Korematsu vs U.S

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Kezia Howard 1 Kezia Howard Professor Myhre Law and Society 05 September 2010 I. KOREMATSU vs. UNITED STATES Korematsu vs. United States is a landmark Supreme Court case that involves the constitutionality of Executive Order 9066, known for interning Japanese Americans during World War II. Fred Korematsu was a U.S.-born Japanese American, who showed no signs of disloyalty, but stayed in San Leandro, California, deliberately violating Civilian Exclusion Order No. 34, which excluded all persons of Japanese ancestry from that area. Decided in Post Pearl Harbor hysteria, President Roosevelt granted these laws, in order to “protect” the Japanese Americans from hateful crimes and to prevent espionage during this wartime. This case, decided with a majority vote 6-3, ruled that the exclusion orders were constitutional. Korematsu vs. United States has been incredibly controversial due to the court’s decision that the need for national defense outweighed Korematsu’s individual rights guaranteed to him in the Fourteenth Amendment and the Due Process clause. Despite the military’s right to war powers, General DeWitt had no evidence of disloyalty among the Japanese Americans. This fundamental flaw in authority should have led the court to rule in favor of Korematsu against the internment camps, which was essentially a euphemism for concentration camps. By analyzing the different arguments in the case, majority, concurring, and dissenting, the reader can determine that the dissenting opinion held the most persuasive amount of evidence. II. MAJORITY OPINION Justice Black, Reed, Douglas, and Rutledge made up the majority opinion, focusing on the idea that this case, based on administrative orders by the military, has no regard to race.

Kezia Howard 2 They believe that the military has the power to make orders in times of war to protect national defense and to prevent espionage. Justice Black states that there are no contradictory orders from the military and Korematsu clearly violated Civilian Exclusion Order No. 34. To arrive at this conclusion, the opinion rests heavily on the Hirabayashi case as precedent, which stated that minority groups could be placed under curfew while the country was at war with the country that group originated from. Majority opinion states that it was constitutional to arrest Korematsu due to the question of his loyalty to the United States, which was impossible to test. The majority declared this quote regarding the internment of Korematsu, “Korematsu was not excluded from the Military Area because of hostility to him or his race. He was excluded because we are at war with the Japanese Empire and because the properly constituted military authorities feared an invasion of our West…” Based on the idea that this is an administrative issue and not a racial issue, the majority opinion believes that the threat to the country was more important than the rights of loyal citizens. III. CRITIQUE OF MAJORITY OPINION In this case the majority had a number of problems regarding their organization and evidence. Justice Black oversimplified several facts in the case and decided to leave out the negative aspects of their decision. However, it is clear that the majority used generalized language and a minor use of facts and evidence. Their argument was based solely on the argument that the military has the right to make any orders in times of war, which is coherently against the idea of checks and balances in the government. Despite the military’s hopes to prevent espionage, they should never have full power to take away the rights of citizens. There is an unclear use of the constitution in the majority opinion because it lucidly denies Korematsu of his rights stated in the Fourteenth Amendment. Also, there is a lack of legal support and they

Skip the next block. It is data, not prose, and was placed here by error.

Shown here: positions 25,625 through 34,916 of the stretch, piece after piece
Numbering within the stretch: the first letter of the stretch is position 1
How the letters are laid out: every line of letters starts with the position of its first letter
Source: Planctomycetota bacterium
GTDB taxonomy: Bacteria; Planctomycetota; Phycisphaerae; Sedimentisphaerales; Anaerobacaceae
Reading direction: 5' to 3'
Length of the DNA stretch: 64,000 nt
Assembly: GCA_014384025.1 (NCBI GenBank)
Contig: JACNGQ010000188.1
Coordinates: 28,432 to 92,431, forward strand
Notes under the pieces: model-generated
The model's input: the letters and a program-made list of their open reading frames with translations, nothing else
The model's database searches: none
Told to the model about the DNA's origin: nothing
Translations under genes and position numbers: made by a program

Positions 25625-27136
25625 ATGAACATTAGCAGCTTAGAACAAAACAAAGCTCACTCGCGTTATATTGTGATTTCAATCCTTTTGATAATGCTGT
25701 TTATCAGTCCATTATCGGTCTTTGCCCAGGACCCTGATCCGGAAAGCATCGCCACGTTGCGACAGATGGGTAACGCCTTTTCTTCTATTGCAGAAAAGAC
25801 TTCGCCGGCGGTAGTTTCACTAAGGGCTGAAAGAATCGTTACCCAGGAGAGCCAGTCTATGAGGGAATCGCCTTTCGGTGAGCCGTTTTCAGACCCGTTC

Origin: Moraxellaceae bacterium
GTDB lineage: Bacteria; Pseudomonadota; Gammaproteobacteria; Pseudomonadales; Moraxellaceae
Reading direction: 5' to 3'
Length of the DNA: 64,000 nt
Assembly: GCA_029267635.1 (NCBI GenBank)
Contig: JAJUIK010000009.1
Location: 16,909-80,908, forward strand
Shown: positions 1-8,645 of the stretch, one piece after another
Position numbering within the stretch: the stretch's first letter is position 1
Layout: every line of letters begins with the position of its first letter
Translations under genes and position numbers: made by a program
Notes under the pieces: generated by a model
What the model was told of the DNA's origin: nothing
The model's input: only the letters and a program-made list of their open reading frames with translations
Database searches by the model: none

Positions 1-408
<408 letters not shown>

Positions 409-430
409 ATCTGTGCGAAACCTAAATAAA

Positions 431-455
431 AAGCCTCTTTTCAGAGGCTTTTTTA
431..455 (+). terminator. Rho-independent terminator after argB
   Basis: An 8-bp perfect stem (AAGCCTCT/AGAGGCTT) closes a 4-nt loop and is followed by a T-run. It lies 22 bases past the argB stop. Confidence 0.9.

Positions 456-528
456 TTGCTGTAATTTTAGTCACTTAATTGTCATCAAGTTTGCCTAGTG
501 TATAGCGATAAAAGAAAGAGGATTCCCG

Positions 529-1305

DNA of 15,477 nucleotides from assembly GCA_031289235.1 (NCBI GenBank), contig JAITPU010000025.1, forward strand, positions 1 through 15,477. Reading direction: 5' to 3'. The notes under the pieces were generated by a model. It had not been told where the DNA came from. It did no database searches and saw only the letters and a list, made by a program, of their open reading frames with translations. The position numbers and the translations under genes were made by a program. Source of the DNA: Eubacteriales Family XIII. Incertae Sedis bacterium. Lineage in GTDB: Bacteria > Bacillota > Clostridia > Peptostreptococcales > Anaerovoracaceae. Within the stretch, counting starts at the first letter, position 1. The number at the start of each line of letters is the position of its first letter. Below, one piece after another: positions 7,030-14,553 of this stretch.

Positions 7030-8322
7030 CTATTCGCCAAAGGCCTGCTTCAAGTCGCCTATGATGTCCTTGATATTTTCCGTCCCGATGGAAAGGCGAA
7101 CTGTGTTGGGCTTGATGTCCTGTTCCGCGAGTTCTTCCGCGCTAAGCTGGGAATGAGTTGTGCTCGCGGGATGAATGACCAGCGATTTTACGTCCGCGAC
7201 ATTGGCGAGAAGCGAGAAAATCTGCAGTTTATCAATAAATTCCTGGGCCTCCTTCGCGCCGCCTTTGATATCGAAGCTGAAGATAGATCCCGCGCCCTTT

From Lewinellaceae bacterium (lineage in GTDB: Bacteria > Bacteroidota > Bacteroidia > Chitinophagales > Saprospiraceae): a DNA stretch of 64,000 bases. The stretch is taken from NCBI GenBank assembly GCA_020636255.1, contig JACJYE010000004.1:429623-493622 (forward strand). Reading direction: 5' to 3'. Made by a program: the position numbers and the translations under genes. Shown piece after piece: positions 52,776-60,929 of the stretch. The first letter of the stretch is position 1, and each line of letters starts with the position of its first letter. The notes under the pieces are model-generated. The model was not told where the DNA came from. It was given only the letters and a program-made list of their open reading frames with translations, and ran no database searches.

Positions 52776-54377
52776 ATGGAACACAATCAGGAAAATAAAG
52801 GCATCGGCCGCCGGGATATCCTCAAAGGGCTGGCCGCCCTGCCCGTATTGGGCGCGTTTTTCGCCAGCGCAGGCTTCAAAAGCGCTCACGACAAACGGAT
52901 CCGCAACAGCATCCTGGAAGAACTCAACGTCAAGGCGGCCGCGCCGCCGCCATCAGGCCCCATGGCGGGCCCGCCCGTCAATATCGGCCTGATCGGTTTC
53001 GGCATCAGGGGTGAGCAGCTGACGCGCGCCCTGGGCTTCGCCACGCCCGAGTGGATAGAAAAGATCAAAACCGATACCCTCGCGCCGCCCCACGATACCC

Kezia Howard 3 simply state that it is not an issue of race, when it obviously is since there would be no crime if Korematsu was not of Japanese ancestry. There cannot be an order...
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